On Friday of last week, the Consumer Financial Protection Bureau (CFPB) announced that it filed a lawsuit against Forster & Garbus, LLP, a collection law firm. The CFPB alleges that the firm misrepresents to consumers that attorneys are meaningfully involved in its communications and lawsuits.

The CFPB’s complaint alleges that the firm doesn’t do enough to verify account-level documentation when it proceeds to litigation on debt owed to its debt buyer clients. According to the complaint, the firm receives data needed to fill out its communications electronically from its creditor clients and, unless the consumer disputes the debt, does not otherwise verify the information or review supporting documentation. The firm relies on non-attorney staff and automated processes to prepare accounts for a suit and one of the firm’s partners reviews the information in the firm’s system to confirm the account is appropriate for a lawsuit. One issue alluded to in the complaint is the volume of litigation filed—more than 99,000 between 2014 and 2016—and that the firm’s partner generally approves more than 90% of the accounts. Those accounts that passed were signed by between one and five associate attorneys specifically tasked to reviewing and signing the complaints.

The suit seems to pay close attention to the alleged failure to review documentation, specifically when determining whether accounts related to purchased debt are suitable for legal process. One example is the review of warranties and disclaimers relating to debt sales to ensure that the debt is valid. According to the complaint, the firm only possessed original or supporting account documentation on a minority of its accounts.

Per the complaint, “Forster & Garbus is generally not sufficiently familiar with its clients’ contracts and practices to reasonably rely on the limited summary information that its clients provide.”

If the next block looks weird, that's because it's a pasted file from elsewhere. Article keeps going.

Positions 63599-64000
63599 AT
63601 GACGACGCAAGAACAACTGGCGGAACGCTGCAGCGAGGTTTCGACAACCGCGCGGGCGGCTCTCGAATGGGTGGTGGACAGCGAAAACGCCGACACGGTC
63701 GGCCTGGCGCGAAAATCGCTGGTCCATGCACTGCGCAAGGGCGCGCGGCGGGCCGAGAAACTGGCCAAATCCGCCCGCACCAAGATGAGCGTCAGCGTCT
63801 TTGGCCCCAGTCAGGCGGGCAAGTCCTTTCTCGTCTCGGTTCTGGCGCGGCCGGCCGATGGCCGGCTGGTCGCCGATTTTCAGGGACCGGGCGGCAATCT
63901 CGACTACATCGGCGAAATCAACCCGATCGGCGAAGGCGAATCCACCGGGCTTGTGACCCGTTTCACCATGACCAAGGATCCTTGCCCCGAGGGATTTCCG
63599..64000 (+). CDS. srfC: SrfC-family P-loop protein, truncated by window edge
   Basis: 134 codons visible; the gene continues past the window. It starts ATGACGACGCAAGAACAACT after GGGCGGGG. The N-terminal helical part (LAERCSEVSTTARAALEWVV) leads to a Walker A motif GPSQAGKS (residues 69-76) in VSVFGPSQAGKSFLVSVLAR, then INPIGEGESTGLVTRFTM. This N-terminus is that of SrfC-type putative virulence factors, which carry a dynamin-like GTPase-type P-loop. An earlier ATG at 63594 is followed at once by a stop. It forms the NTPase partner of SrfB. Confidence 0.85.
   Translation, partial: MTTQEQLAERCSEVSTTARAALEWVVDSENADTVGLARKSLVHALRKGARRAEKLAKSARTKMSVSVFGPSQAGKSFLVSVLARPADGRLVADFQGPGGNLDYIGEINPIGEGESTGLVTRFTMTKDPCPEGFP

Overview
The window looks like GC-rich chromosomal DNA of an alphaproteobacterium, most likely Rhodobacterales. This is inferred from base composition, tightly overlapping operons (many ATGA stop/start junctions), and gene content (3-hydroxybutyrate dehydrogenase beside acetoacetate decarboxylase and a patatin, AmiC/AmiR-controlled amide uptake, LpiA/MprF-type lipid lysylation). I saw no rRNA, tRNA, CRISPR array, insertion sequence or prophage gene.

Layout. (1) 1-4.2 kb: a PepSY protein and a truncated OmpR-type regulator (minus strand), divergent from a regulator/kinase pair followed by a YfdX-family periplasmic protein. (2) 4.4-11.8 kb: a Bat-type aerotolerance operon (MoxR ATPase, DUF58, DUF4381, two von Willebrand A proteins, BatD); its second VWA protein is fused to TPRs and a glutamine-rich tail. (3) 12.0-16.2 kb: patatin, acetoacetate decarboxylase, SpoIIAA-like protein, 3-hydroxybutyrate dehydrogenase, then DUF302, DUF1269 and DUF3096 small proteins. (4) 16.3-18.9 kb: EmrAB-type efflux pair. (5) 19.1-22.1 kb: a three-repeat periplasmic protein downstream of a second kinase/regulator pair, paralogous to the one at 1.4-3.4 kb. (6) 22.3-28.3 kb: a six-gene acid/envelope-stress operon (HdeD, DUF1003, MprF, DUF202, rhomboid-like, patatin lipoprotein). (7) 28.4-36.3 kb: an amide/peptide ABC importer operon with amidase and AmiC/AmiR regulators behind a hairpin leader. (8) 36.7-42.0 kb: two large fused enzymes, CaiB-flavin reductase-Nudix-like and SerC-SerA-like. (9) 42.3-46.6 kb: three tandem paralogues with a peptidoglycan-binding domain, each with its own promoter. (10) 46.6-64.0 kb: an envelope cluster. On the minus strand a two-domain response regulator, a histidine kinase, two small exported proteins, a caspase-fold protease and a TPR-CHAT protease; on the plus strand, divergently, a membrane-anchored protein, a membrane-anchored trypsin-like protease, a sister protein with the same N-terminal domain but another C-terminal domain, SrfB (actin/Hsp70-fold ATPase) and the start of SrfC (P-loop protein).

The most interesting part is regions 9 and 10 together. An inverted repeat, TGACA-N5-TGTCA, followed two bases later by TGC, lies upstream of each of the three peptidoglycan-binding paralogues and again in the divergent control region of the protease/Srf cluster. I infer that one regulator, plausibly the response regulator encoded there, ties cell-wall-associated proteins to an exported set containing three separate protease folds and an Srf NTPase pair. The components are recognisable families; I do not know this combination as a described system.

Foster & Garbus, through their counsel Joann Needleman of Clark Hill PLC, released a statement on the issue. According to the statement, the CFPB misstated the testimony of the firm’s attorneys taken during the course of the CFPB’s investigation. The firm also states that it has robust and sophisticated policies and procedures to ensure compliance with the many laws and regulations governing the industry, as well as the current legal interpretations of meaningful attorney involvement.

The statement notes how this suit goes against the CFPB’s recent direction of stopping regulation by enforcement. Director Kathleen Kraninger herself has stated on multiple occasions that the CFPB will lay down clear rules of the road for the industry, yet that does not seem to be the case here: “meaningful attorney involvement” is a doctrine that is far from clear.

Most notably, the term “meaningful attorney involvement” is not mentioned anywhere in the FDCPA but is specifically called out in the CFPB’s recent NPRM, which was meant to provide those clear rules of the road. The NPRM specifically requests comments on whether its meaningful attorney involvement provision is sufficiently clear for the industry, which indicates that there are questions and differing interpretations. This suit was filed one week after the NPRM was released, which means clarity has not yet been provided.

insideARM Perspective

If all of this sounds familiar, that’s because it is. Just last year, Weltman, Weinberg & Reis (WWR)—another collection law firm—won a lawsuit filed by the CFPB, where both the jury and the judge found that the firm had sufficient meaningful attorney involvement in its procedures. Scott Weltman of WWR testified before the House Financial Services Committee earlier this year about his firm’s experience with the CFPB suit. During that same hearing, Director Kraninger indicated that enforcement actions should be used on the bad actors who have no intention of complying with laws and regulations, not on the companies that are putting forward a good faith effort to comply. 

Seeing as the Bureau felt the need to provide clarity for, and seek comments about, meaningful attorney involvement in its NPRM, it seems a bit odd that it would file a lawsuit on the issue considering its loss against WWR and Director Kraninger’s indication that regulation by enforcement is no longer the name of the game.

Something worth mentioning is that there seems to be a difference in interpretation of the term “regulation by enforcement,” as was highlighted in the same Congressional hearing referenced above. The consumer side seems to think the phrase “ending regulation by enforcement” means ending enforcement actions altogether, while the industry side uses the phrase to identify enforcement actions in situations where there is no clear guidance for compliance on a certain activity and the regulator targets the lawful practices of a single company to establish retroactive rules through consent orders.


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